Then crease the next neighbor 90° to cover one of the remaining open sides, then make another 180° crease, then the final 90°.

### Re: wrap the cube

Posted: **April 12th, 2017, 11:55 am**

by **outrun**

LOL! Tricky! But DONE!

Make a spiral of the 9 squares but cutting in from the edge for 2 squares, turning, cutting 1 square, turning, and cutting 1 square to have the center square cut on 3 sides.

Starting at the center, crease the center square 90° toward it's neighbor, that square 90° to it's neighbor, and that square 90° to it's neighbor to form an open box shape that's missing 2 sides.

Next (and the likely "out-of-the-box" thought that most miss) is to crease the next neighbor 180° back on the developing box.

Then crease the next neighbor 90° to cover one of the remaining open sides, then make another 180° crease, then the final 90°.

Congrats!!

This sounds *a lot* easier than the dance I once did trying to impress my future wife!

### Re: wrap the cube

Posted: **April 12th, 2017, 12:02 pm**

by **Paul**

LOL! Tricky! But DONE!

Make a spiral of the 9 squares but cutting in from the edge for 2 squares, turning, cutting 1 square, turning, and cutting 1 square to have the center square cut on 3 sides.

Starting at the center, crease the center square 90° toward it's neighbor, that square 90° to it's neighbor, and that square 90° to it's neighbor to form an open box shape that's missing 2 sides.

Next (and the likely "out-of-the-box" thought that most miss) is to crease the next neighbor 180° back on the developing box.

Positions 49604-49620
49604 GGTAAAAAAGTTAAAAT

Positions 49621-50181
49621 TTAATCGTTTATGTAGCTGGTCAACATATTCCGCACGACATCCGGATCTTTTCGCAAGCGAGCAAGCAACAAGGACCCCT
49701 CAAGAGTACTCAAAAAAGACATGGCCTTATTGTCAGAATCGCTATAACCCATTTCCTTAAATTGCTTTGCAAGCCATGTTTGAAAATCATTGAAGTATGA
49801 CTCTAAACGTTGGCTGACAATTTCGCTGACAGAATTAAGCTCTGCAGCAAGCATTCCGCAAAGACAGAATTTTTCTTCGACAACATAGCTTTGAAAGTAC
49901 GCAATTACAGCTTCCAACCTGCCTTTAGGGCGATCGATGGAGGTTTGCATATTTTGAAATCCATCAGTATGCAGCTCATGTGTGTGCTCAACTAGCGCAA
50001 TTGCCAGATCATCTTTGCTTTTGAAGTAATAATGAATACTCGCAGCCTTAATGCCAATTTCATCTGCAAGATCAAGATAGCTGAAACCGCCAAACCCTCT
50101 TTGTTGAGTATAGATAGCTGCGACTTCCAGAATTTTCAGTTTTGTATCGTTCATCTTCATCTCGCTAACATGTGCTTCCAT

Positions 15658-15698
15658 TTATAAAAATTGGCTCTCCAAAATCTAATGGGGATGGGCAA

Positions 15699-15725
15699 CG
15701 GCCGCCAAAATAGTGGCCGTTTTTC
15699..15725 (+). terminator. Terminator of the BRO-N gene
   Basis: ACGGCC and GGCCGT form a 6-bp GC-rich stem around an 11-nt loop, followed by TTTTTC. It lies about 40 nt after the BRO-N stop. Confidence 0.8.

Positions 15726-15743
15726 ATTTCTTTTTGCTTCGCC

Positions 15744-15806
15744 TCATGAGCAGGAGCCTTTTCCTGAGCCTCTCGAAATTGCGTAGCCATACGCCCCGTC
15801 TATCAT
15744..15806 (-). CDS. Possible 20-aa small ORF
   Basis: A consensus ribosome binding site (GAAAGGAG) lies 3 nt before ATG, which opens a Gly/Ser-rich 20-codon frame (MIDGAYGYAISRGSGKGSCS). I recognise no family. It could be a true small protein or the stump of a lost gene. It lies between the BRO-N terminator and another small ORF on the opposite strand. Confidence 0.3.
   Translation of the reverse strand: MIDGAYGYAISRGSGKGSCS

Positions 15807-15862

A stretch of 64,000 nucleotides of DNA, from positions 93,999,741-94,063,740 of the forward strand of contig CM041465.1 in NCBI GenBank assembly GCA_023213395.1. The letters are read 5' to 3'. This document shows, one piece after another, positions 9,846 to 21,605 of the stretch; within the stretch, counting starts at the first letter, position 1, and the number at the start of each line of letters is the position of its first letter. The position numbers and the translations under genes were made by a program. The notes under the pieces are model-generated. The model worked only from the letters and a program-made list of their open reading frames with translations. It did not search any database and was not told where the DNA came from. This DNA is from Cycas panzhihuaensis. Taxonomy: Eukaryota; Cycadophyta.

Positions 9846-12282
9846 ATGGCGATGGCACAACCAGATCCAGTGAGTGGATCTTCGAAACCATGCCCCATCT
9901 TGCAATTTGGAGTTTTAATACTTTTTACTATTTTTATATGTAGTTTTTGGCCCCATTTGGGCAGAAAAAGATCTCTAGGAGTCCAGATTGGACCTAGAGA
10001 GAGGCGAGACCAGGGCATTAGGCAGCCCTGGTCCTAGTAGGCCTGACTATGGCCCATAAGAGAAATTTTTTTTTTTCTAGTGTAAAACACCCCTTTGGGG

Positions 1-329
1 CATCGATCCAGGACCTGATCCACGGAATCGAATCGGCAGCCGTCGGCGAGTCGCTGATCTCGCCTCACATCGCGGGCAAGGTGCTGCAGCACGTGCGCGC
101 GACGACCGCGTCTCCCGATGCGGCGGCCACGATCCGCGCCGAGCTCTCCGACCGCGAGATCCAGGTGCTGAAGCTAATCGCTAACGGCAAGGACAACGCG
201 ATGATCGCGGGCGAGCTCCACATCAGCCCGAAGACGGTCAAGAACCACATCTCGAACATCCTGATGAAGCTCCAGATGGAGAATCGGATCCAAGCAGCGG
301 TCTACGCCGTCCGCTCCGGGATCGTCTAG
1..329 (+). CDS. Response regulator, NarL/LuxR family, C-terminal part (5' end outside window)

Then crease the next neighbor 90° to cover one of the remaining open sides, then make another 180° crease, then the final 90°.

I had one cut, two edges long.

How many leftover squares? I had one double layer and two leftovers.

### Re: wrap the cube

Posted: **April 12th, 2017, 12:18 pm**

by **Traden4Alpha**

LOL! Tricky! But DONE!

Make a spiral of the 9 squares but cutting in from the edge for 2 squares, turning, cutting 1 square, turning, and cutting 1 square to have the center square cut on 3 sides.

Starting at the center, crease the center square 90° toward it's neighbor, that square 90° to it's neighbor, and that square 90° to it's neighbor to form an open box shape that's missing 2 sides.

Next (and the likely "out-of-the-box" thought that most miss) is to crease the next neighbor 180° back on the developing box.

Then crease the next neighbor 90° to cover one of the remaining open sides, then make another 180° crease, then the final 90°.

How many leftover squares? I had one double layer and two leftovers.

The solution I described has no leftovers -- there's one overlap early in the folding and then each 180° crease creates an overlap.